“A Conversation with a Small Child” dVerse Open Link #67

Wake with the luminous moon …
and don’t be fearful — we’ll never know a
stranger’s heart. The wind tells a thousand
stories, as birds of prey scour the desert floor.
Pictures cannot convey music, but canaries
still sing every morning. If we never know
streams of happiness, how will we recognize
fissures of sadness.

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33 responses to ““A Conversation with a Small Child” dVerse Open Link #67

  1. Whatever your political leanings, this video is a charmer! Our son is interviewing our granddaughter. She was not coached in advance – he was responding to the fact that she lights up whenever she sees Obama on TV! BTW, this is not a political campaign on my part, just a response to your thoughts on “Out of the Mouths of Babes!” and your beautiful dVerse!

  2. Paula, my husband and I laughed with joy. Out of the mouths of babes, indeed. Thanks for sharing this. BTW we love Obama.

  3. The video was so cute 🙂
    Loved the poem. The wind tells a thousand stories…yes.

  4. ha i like the turn on the saying in the last….if we never know joy….there is beauty all around us…stories on the wind and bird song in the air….if we notice…

  5. This is a comforting poem, and a lovely one.

  6. I was loving this for its delightful child’s-eye view before I watched the video–what an adorable clip. I feel even if I hated Obama I would now want to vote for him. ;_) (I was voting for him anyway, but still.. and I have the exact same reaction to Romney.) If I had to pick one line from this, it would be the wind telling stories paired with the scouring of birds of prey.

  7. A delight, thanks for sharing.

  8. If we never know
    streams of happiness, how will we recognize
    fissures of sadness…yeah…and the other way round as well…

  9. Conversing with small children is always a delight. They hear things in the wind and canaries that we ‘elders’ do not for sure.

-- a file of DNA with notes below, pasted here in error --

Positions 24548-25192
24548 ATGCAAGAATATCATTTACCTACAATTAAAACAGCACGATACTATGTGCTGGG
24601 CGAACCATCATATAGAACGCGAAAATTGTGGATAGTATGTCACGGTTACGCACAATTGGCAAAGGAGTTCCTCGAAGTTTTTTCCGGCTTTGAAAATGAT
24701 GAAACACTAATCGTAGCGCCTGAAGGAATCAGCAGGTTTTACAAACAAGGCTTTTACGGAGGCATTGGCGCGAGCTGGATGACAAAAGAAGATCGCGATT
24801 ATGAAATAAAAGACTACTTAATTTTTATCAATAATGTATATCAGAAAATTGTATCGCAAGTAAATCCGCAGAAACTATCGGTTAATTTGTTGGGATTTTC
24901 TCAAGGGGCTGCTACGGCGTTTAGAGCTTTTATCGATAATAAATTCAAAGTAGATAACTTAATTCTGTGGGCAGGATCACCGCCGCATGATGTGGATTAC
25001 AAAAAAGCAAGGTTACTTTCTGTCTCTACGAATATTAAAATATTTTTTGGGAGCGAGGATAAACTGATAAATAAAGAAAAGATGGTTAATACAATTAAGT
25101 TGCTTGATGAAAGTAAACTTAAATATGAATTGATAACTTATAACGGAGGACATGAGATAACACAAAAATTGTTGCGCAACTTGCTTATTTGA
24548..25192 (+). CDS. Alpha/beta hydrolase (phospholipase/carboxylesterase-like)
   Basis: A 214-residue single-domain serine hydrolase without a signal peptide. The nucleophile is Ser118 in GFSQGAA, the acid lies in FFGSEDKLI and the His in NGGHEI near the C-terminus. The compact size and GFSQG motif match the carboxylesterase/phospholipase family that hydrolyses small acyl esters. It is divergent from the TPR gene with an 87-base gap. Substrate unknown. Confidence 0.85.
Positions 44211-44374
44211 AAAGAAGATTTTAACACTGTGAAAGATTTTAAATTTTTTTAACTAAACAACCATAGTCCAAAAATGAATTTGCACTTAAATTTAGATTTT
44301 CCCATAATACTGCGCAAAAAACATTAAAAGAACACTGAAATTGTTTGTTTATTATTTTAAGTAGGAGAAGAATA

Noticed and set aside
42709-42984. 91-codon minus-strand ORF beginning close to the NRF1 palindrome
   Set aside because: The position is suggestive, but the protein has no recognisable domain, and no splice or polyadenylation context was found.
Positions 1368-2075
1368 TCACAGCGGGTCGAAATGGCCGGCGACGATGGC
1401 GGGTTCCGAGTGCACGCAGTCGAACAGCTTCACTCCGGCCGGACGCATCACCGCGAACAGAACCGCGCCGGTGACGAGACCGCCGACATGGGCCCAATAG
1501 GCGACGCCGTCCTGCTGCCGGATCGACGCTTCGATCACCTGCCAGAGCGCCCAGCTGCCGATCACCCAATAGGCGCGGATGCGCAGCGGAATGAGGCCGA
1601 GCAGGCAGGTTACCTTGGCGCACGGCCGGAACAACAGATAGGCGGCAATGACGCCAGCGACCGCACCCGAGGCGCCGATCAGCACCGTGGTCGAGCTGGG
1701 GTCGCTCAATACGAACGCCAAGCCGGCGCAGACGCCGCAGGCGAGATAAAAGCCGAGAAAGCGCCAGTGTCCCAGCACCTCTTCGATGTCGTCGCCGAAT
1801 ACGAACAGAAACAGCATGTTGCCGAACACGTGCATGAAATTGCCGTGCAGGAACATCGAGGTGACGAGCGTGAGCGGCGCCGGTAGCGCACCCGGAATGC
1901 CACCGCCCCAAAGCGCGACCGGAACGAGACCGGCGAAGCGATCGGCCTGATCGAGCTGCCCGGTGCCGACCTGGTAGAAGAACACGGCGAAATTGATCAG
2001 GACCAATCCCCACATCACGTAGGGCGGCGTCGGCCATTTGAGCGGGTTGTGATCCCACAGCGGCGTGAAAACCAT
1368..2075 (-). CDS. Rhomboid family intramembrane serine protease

10. Your streams and fissures illustrate the most essential of truths. Your conservation of words impresses me!

  11. Good questions and beautiful lines – it is hard to appreciate happiness until its loss or lack – terrible that it should be that way though! Thanks. k.

  12. my machine won’t let me see the Obama video (I am guessing), but I enjoyed the poem. I find it funny when poetry and politics are mixed, though. Just shows the power of the season. I enjoyed the mixed images in the poem.

  13. I think Claudia read my mind with her comment. I enjoyed experiencing your poem. Thank you.

  14. And thanks for reading, Beth.

  15. Beautiful, Pamela– very lyrical– I love the fissures… indeed. my poem for dverse up at http://parolavivace.blogspot.com– thanks for reading my piece on romney-pants…xxxj

  16. Haven’t seen your work for awhile. Thought of you today and stopped in to your site. Very nice poem, flows nicely to the conclusion which is my favorite line: “If we never know streams of happiness, how will we recognize fissures of sadness.” Wow!

    • Sorry, hitting wrong keys on phone. Very sensory work here. I can feel it through and through. I feel warmed in my brittle Chicago bones and love the yin and yang of this particular piece.

  17. JasmineKyleSings

    We’ll never know a strangers hart! Lovely verse to put in a poem. Something I’ve been working on!

  18. Pamela, I am ashamed to say that I just saw that you spread the video around! Thanks for that, and I too, love the poem! It rings very true, and pairs with the video in an oblique way, but it works! To tell you the truth, I don’t even remember sending it to you, but I’m glad I did! 😆

I appreciate all comments.

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